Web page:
A recent study of Ethiopian workers released last week by the US National Bureau of Economics Research found “sweatshops” were unpleasant, risky, and paid even less than self-employment in the informal sector. But, the researchers also found, countries were still better off than not having those jobs at all. As Michael J. Coren of Quartz writes,
By encouraging mass hiring in the economy, even low-wage factories could lift everyone’s wages. Fewer desperate workers competing for jobs meant employers must pay more for labor, argue economists Chris Blattman of the University of Chicago and Stefan Dercon of Oxford University in the latest study. But countries could ensure those factories treated their workers more fairly, and remove barriers for entrepreneurs building their businesses.
“More manufacturing firms is a good thing,” said Blattman in an interview. “This is going to happen. This is the development process in most countries. We shouldn’t sugar coat it.”
I think that’s the right approach: Don’t “sugar coat” the hardships such work entails—but don’t ban sweatshops either.
A “sweatshop” is the pejorative term for a workplace that has working conditions those of us in the West deem socially unacceptable. Because of Western laws and norms, sweatshops are now found mostly in developing countries.
To understand the defense of sweatshops requires recognizing that it is not a defense of deplorable living or working conditions. In fact, a moral defense of sweatshops is based on limiting or ending deplorable living or working conditions. The disagreement centers around how we go about that task of pursuing justice.
Several years ago Steven Garber wrote an essay in which he explained the concept of “proximate justice”:
Proximate justice realizes that something is better than nothing. It allows us to make peace with some justice, some mercy, all the while realizing that it will only be in the new heaven and new earth that we find all our longings finally fulfilled, that we will see all of God’s demands finally met. It is only then and there we will see all of the conditions for human flourishing finally in place, socially, economically, and politically.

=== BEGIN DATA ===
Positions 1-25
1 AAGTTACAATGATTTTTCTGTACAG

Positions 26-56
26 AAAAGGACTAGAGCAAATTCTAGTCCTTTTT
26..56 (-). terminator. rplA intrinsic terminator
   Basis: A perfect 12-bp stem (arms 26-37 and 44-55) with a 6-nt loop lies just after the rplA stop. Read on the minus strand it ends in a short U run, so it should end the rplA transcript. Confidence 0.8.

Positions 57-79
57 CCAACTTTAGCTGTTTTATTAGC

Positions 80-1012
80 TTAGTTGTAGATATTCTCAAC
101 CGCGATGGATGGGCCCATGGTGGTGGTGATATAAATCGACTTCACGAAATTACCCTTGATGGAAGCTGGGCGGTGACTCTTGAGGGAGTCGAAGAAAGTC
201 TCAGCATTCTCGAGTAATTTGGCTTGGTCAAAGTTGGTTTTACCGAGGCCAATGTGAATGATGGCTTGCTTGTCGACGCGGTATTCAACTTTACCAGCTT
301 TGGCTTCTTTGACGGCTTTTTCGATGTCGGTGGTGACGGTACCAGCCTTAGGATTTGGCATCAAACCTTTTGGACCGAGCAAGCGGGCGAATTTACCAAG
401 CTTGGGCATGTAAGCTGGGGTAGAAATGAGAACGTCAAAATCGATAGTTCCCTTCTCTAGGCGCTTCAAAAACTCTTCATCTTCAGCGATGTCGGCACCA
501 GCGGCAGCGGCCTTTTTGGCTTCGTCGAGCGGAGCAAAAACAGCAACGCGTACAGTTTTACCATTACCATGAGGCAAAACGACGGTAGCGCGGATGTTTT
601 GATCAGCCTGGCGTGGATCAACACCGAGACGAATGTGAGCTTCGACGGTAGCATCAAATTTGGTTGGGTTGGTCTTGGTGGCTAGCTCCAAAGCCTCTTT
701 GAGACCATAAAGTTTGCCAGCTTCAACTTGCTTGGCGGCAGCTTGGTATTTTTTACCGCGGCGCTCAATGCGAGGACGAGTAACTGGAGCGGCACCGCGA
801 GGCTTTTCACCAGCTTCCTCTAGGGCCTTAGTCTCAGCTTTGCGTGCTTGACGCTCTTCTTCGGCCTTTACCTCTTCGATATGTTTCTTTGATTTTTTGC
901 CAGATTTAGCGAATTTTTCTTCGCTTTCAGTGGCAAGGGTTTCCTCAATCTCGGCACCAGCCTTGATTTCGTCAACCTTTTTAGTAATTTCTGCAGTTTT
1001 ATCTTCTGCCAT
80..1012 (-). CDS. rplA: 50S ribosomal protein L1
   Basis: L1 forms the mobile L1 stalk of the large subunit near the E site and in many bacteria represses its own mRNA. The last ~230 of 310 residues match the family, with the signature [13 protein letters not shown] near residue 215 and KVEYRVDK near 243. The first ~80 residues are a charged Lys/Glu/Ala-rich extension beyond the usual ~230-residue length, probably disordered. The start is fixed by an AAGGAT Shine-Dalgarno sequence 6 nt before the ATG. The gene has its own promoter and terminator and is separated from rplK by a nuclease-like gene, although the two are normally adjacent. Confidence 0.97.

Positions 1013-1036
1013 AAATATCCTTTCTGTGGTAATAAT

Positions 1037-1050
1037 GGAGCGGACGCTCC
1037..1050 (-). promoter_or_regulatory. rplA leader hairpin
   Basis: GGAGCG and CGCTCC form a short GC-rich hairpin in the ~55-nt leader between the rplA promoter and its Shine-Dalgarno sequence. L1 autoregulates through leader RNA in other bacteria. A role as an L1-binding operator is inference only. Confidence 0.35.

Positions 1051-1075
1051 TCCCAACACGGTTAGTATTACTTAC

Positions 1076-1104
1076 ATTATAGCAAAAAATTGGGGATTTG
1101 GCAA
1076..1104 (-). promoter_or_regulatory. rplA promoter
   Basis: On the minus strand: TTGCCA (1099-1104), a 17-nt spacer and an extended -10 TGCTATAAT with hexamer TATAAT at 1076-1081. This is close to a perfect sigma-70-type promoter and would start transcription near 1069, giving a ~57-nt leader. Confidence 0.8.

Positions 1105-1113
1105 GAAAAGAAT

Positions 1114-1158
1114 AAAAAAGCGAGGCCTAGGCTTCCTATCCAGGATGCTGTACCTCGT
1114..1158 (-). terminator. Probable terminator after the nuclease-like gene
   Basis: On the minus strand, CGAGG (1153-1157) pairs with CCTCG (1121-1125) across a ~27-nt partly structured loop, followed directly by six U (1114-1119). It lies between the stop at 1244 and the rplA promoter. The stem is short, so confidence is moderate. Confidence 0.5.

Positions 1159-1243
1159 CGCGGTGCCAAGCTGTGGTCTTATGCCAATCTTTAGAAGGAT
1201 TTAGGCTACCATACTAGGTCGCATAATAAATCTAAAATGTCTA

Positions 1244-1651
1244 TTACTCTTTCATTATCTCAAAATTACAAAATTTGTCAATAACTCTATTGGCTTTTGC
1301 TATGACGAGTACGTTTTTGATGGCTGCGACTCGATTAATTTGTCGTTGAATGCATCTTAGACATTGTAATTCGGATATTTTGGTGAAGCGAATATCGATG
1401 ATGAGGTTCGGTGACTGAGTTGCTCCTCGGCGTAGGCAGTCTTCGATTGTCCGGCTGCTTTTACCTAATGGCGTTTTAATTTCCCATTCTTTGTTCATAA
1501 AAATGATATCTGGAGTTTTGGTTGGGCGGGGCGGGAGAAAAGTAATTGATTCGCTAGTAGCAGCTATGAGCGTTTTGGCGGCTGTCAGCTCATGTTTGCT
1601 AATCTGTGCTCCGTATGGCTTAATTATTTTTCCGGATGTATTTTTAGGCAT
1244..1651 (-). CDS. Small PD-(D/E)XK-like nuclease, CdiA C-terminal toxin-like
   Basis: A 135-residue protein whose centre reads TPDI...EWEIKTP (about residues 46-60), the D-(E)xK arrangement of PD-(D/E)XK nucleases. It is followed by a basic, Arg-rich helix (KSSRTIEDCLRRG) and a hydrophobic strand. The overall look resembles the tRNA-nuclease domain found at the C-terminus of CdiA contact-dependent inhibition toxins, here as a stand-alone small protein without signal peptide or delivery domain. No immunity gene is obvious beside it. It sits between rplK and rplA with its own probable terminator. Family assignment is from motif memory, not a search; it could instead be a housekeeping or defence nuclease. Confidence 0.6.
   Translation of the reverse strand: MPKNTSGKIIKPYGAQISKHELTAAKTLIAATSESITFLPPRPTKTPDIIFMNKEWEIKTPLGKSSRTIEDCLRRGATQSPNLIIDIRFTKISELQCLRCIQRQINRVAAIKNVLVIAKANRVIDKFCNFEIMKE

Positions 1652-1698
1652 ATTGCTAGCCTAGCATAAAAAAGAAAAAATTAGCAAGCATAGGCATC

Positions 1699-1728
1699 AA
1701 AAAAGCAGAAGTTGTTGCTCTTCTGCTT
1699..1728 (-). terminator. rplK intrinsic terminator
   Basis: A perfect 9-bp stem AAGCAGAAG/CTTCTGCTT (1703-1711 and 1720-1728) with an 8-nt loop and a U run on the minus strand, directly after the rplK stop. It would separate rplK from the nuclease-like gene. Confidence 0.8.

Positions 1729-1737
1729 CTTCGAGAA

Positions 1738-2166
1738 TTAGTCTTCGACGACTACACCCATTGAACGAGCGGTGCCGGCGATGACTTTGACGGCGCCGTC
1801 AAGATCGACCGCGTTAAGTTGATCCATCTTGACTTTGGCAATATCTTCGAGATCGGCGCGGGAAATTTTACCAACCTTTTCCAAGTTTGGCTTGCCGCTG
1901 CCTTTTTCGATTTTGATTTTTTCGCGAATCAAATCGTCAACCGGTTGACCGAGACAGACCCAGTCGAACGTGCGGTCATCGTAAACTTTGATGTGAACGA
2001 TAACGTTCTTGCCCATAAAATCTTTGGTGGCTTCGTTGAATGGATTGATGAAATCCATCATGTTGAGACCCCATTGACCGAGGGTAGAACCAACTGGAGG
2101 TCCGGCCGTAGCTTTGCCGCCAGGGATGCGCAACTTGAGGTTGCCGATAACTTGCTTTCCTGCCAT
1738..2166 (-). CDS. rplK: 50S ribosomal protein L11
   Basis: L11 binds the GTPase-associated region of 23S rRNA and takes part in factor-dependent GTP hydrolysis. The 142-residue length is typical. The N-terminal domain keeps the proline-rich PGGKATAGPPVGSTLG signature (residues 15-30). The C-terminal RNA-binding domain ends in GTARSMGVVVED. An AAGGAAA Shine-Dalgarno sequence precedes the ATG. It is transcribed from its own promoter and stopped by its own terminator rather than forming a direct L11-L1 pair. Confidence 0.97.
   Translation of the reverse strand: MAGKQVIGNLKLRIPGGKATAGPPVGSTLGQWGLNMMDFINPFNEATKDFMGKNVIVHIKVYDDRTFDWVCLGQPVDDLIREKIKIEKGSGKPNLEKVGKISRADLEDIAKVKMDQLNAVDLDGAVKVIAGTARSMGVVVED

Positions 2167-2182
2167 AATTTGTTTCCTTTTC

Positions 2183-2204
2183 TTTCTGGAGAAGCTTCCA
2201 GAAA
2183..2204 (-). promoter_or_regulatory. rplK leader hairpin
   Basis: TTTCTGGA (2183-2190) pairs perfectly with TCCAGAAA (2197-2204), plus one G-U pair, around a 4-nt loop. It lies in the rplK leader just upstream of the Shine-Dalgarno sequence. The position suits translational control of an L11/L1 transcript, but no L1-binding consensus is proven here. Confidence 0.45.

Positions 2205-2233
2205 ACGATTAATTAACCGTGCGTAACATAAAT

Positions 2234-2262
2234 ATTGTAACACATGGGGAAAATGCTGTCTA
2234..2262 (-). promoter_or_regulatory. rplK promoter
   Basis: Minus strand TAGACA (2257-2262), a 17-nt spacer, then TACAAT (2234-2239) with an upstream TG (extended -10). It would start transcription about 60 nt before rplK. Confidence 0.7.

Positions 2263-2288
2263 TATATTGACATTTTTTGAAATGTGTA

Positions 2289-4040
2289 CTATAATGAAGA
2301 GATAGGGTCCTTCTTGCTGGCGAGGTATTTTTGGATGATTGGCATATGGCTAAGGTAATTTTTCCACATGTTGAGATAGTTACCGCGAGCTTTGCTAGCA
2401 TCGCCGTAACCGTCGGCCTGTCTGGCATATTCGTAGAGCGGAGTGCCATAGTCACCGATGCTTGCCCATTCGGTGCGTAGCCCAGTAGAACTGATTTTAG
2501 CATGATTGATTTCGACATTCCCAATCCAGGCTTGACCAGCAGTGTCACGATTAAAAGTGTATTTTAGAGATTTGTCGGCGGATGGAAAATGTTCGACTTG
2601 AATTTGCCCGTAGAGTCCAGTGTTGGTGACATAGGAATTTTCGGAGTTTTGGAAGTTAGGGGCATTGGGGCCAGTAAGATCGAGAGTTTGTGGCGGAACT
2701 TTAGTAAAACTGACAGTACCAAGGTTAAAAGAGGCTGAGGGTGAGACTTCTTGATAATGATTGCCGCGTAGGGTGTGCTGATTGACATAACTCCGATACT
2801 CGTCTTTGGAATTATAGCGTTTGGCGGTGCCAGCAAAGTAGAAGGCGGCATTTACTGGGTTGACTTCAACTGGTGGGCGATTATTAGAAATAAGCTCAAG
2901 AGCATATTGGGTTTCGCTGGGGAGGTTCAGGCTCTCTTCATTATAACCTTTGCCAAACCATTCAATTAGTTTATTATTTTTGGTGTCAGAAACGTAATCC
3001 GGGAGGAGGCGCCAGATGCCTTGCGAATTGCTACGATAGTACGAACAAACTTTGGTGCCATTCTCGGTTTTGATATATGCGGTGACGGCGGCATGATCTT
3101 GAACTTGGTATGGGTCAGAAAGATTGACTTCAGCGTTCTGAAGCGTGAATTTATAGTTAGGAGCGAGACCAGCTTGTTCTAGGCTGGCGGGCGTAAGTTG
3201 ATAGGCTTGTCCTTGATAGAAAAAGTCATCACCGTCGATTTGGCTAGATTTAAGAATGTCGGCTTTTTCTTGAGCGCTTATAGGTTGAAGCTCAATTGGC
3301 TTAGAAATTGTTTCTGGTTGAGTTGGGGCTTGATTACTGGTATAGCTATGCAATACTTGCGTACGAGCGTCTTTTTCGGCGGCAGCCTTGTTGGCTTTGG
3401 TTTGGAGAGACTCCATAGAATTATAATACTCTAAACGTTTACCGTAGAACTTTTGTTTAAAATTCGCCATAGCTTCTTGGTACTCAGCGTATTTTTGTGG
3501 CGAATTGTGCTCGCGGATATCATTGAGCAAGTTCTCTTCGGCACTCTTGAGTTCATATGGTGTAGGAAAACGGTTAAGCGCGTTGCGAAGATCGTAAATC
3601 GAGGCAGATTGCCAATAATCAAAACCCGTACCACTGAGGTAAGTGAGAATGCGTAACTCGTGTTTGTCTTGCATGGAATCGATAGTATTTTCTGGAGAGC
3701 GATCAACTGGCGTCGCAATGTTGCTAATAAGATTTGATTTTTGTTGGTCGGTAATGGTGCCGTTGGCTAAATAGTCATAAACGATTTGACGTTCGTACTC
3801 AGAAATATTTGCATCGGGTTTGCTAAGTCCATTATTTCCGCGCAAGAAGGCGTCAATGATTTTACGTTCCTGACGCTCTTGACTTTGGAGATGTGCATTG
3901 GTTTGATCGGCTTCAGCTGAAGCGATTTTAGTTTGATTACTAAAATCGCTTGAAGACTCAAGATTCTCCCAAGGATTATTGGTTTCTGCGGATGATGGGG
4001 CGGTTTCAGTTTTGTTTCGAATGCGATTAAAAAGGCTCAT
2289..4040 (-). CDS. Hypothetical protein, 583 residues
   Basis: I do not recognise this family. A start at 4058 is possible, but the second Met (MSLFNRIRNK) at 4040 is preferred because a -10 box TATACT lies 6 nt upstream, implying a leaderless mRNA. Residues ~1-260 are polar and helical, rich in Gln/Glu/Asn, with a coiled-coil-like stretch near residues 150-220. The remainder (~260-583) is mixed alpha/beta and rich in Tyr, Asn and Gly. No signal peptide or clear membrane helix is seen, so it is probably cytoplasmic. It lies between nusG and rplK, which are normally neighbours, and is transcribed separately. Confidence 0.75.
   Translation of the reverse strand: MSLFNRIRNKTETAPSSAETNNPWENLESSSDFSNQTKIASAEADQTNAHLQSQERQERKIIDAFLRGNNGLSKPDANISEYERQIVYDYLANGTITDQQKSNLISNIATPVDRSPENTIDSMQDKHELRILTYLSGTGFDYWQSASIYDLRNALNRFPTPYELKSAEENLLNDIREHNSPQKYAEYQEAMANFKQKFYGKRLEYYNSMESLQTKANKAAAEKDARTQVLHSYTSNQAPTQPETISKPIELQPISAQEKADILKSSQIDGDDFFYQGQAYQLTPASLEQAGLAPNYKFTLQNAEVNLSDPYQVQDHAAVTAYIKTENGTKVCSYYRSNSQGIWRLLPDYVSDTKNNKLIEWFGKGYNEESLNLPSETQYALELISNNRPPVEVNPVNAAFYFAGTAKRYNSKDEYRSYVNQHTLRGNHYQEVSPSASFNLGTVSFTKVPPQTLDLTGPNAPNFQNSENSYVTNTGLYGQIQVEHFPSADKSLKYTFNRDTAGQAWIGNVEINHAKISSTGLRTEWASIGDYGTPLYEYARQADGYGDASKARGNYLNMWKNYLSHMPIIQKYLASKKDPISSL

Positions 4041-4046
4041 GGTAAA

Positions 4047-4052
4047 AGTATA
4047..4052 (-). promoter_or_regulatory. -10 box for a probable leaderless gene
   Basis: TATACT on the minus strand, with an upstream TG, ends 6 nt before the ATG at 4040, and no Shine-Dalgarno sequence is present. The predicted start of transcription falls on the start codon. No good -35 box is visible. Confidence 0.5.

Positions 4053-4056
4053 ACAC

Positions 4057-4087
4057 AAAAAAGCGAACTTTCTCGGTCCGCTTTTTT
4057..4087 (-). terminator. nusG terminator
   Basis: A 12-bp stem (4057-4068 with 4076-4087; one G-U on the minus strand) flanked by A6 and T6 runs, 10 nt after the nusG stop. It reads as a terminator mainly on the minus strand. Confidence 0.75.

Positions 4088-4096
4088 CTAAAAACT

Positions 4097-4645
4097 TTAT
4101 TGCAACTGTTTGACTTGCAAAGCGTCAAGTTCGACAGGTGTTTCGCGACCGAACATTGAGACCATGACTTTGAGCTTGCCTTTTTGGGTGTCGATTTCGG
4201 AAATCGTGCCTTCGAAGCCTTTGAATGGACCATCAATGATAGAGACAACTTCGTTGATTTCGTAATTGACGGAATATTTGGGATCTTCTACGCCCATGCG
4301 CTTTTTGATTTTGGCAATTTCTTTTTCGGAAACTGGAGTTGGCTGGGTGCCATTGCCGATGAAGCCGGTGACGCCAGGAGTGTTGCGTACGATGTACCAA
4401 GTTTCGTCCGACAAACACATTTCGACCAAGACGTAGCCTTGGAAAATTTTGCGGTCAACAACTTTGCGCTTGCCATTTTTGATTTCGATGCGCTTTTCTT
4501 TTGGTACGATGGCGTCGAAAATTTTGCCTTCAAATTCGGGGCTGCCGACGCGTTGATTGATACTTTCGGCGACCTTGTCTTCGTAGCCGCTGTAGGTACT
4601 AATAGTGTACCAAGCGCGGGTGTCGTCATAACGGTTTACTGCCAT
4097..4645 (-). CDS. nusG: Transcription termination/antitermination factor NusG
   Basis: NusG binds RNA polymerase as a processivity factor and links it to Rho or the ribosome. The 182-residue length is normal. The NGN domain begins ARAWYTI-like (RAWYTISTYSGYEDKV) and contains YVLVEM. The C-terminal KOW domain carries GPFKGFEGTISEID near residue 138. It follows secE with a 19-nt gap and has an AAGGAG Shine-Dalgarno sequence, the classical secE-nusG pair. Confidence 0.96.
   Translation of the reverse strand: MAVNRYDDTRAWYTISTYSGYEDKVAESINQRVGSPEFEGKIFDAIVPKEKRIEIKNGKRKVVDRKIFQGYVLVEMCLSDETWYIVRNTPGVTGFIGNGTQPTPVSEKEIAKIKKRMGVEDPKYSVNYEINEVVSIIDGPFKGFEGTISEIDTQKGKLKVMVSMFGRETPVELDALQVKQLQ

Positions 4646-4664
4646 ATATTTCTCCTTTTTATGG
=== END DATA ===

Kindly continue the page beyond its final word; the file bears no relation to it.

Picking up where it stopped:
On the opposite end of the spectrum from proximate justice is absolute justice, the idea that we should never settle for “some” justice but must always seek, as a matter of duty, the maximal amount of justice. The absolute justice advocate would say that the working conditions in sweatshops are unacceptable—and the proximate justice advocate would agree. But the proximate justice advocate would ask, “What are the alternatives?” Invariably, the absolute justice advocate’s preference is either unworkable, unrealistic, or would lead to worse living conditions for the sweatshop worker.
Proximate justice requires that we don’t improve people’s lives or bring them justice by making their lives worse. As Benjamin Powell says, “Because sweatshops are better than the available alternatives, any reforms aimed at improving the lives of workers in sweatshops must not jeopardize the jobs that they already have.”
The reality is that we live in a sinful world, and people don’t always know what is best for themselves. However, in many cases—such as employment—individuals do have relevant information about their situation and their preferences that the rest of us do not have. We should certainly do our part in advocating just working conditions for every worker. But let’s not let our noble attempts to do justice hinder workers from choosing goods that lead to their flourishing.